Cuba Baptist goes into exile
1 Sep 2014
Christian Solidarity Worldwide (CSW) has today released a new report on religious freedom in Cuba, which shows that the number of documented violations of religious freedom almost doubled in the first half of 2014 compared to 2013.
From the beginning of 2014 to mid-July, CSW recorded 170 separate religious freedom violations, many of which involved dozens of victims. This followed the record of 180 documented cases in 2013, compared with 120 in 2012 and 40 in 2011. According to the report, which covers January 2013 through July 2014, religious groups across the spectrum of denominations all reported varying degrees of hostility from the government, while only a few reported any notable improvement.
CSW’s investigation showed that government agents continued to employ more brutal and public tactics than witnessed in previous years. Week after week, scores of women affiliated to the Ladies in White were physically and violently dragged away from Sunday morning church services by state security agents. Most were arbitrarily detained until after the conclusion of religious services. There were also increased reports of threats of forced closure, confiscation and demolition of church buildings, including historic, registered churches. Some of these threats were carried out. One of the most serious cases involved the destruction of a large church and pastoral home in Santiago de Cuba on 2 July 2014. Some religious leaders reported being temporarily detained and imprisoned multiple times over the course of the past year.
The report details the regular, severe and sustained harassment of Protestant pastors and lay workers in different parts of the country, as well as sporadic reports of violent beatings. This situation prompted Reverend Homero Carbonell, who for more than 50 years has been a leader in the Western Baptist Convention, a denomination recognised by the government, to accept asylum in the US on 31 July. In 2010, Reverend Carbonell published an open letter denouncing a sustained campaign of harassment against the Trinidad First Baptist Church in the city of Santa Clara. In the letter he announced his resignation as pastor and expressed hopes that his retirement would result a cessation of government persecution of the church. Despite his retirement, however, the Cuban government maintained pressure on the church, freezing its bank accounts, and continue to target Reverend Carbonell and his family.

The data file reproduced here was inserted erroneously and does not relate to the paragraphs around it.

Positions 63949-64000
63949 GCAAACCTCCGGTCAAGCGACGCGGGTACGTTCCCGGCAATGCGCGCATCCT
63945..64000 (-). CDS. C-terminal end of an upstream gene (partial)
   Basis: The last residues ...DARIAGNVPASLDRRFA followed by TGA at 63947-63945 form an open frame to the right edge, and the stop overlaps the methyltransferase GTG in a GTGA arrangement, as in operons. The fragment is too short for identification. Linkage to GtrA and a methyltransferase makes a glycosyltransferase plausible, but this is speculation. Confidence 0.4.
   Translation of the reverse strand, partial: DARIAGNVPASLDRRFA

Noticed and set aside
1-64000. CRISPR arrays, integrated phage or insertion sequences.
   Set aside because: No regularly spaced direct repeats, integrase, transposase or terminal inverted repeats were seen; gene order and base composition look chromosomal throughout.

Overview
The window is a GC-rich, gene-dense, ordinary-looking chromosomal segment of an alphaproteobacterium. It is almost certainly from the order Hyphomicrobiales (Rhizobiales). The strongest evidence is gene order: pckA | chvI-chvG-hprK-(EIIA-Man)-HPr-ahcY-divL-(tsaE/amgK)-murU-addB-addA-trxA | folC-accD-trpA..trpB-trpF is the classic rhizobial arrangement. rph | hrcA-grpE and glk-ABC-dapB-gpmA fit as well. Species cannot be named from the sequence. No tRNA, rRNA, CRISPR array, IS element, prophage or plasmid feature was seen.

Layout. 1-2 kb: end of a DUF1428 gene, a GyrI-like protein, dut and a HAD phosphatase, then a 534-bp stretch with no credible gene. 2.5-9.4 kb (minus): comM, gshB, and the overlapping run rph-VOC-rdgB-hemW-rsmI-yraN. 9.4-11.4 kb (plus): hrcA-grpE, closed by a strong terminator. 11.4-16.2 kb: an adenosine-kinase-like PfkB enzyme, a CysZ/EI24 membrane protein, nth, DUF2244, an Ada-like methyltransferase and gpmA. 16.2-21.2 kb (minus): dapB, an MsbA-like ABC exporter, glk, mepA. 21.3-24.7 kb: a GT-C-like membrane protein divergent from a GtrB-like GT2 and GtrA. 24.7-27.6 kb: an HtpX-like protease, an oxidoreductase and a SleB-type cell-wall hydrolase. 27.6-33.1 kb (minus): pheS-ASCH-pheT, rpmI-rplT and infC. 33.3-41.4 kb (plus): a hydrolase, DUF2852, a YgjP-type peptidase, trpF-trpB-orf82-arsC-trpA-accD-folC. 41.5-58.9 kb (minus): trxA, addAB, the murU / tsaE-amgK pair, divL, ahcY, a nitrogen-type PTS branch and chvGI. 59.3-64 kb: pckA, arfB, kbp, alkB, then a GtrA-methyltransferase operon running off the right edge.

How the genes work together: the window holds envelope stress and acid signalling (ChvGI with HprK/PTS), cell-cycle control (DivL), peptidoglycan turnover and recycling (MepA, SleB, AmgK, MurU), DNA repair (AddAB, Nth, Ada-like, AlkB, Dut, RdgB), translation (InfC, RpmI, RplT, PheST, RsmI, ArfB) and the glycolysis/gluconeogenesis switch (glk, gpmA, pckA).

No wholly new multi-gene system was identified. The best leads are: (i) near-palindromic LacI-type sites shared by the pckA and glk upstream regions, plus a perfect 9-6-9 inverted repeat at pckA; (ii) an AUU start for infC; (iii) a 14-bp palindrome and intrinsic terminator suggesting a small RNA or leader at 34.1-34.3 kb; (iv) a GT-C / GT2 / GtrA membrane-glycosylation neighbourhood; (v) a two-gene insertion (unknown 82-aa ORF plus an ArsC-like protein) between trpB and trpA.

The case of Reverend Carbonell and the Trinidad First Baptist Church is illustrative of some of the root causes behind the more general increase in religious freedom violations across Cuba, which include increased government efforts to separate perceived political dissidents from communities of faith, and heavy-handed attempts to control public manifestations of faith. Church leaders believe that Reverend Carbonell and the Trinidad First Baptist Church were singled out because of their refusal to cooperate with government demands to expel and shun members of dissident groups and their families, as well as their involvement in unauthorised public ecumenical activities, including a well-attended inter-denominational Easter parade through the city centre of Santa Clara in 2010.
CSW’s Chief Executive Mervyn Thomas said, “It is distressing to see such a significant and sustained increase in reported violations of religious freedom in Cuba, even as the government claims to be committed to reforms in this area and others. We are deeply saddened that Reverend Carbonell, who dedicated so much of his life to ministry inside Cuba, was pushed by government harassment to the point of going into exile. It is disturbing to see some groups outside Cuba interpret concessions or privileges extended to a few religious groups as an overall improvement in religious freedom, even as other groups report continued and worsening persecution, resulting in religious inequality. As long as the Cuban government refuses to allow all religious organisations to function legally, to register all places of worship, including house churches, and to remove authority over all religious activity from the Central Committee of the Cuban Communist Party, whose decisions are issued arbitrarily and cannot be appealed, there can be no religious freedom in Cuba. We call on the United States, on the European Union and other members of the international community, to hold the Cuban government to account and to set measurable benchmarks, including the three mentioned above, in order to judge more accurately any improvement in religious freedom in Cuba.”